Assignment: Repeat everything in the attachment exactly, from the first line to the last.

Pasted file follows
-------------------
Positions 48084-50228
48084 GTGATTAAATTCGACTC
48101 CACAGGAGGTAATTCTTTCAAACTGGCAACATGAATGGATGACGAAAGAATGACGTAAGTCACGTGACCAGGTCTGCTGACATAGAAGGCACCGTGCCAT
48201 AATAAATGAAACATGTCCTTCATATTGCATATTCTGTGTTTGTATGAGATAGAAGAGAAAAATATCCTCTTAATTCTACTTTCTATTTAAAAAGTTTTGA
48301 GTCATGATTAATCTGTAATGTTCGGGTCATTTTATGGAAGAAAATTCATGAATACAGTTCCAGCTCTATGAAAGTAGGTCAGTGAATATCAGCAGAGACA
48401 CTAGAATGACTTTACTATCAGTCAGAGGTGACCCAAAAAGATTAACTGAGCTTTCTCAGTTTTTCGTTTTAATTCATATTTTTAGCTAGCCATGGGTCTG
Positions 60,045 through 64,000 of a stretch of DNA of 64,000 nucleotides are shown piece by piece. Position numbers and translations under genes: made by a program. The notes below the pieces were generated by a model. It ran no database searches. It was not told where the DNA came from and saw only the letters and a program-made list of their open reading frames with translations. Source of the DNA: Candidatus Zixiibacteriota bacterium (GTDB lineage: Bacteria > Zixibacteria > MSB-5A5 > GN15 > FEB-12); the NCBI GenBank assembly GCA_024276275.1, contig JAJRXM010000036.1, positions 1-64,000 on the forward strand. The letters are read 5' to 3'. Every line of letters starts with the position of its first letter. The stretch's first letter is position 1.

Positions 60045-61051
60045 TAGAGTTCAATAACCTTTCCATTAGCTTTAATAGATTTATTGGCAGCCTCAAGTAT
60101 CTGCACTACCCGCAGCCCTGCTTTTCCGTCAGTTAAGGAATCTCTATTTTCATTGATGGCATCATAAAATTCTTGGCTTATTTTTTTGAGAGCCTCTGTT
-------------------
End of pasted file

Positions 48084-50228
48084 GTGATTAAATTCGACTC
48101 CACAGGAGGTAATTCTTTCAAACTGGCAACATGAATGGATGACGAAAGAATGACGTAAGTCACGTGACCAGGTCTGCTGACATAGAAGGCACCGTGCCAT
48201 AATAAATGAAACATGTCCTTCATATTGCATATTCTGTGTTTGTATGAGATAGAAGAGAAAAATATCCTCTTAATTCTACTTTCTATTTAAAAAGTTTTGA
48301 GTCATGATTAATCTGTAATGTTCGGGTCATTTTATGGAAGAAAATTCATGAATACAGTTCCAGCTCTATGAAAGTAGGTCAGTGAATATCAGCAGAGACA
48401 CTAGAATGACTTTACTATCAGTCAGAGGTGACCCAAAAAGATTAACTGAGCTTTCTCAGTTTTTCGTTTTAATTCATATTTTTAGCTAGCCATGGGTCTG
Positions 60,045 through 64,000 of a stretch of DNA of 64,000 nucleotides are shown piece by piece. Position numbers and translations under genes: made by a program. The notes below the pieces were generated by a model. It ran no database searches. It was not told where the DNA came from and saw only the letters and a program-made list of their open reading frames with translations. Source of the DNA: Candidatus Zixiibacteriota bacterium (GTDB lineage: Bacteria > Zixibacteria > MSB-5A5 > GN15 > FEB-12); the NCBI GenBank assembly GCA_024276275.1, contig JAJRXM010000036.1, positions 1-64,000 on the forward strand. The letters are read 5' to 3'. Every line of letters starts with the position of its first letter. The stretch's first letter is position 1.

Positions 60045-61051
60045 TAGAGTTCAATAACCTTTCCATTAGCTTTAATAGATTTATTGGCAGCCTCAAGTAT
60101 CTGCACTACCCGCAGCCCTGCTTTTCCGTCAGTTAAGGAATCTCTATTTTCATTGATGGCATCATAAAATTCTTGGCTTATTTTTTTGAGAGCCTCTGTT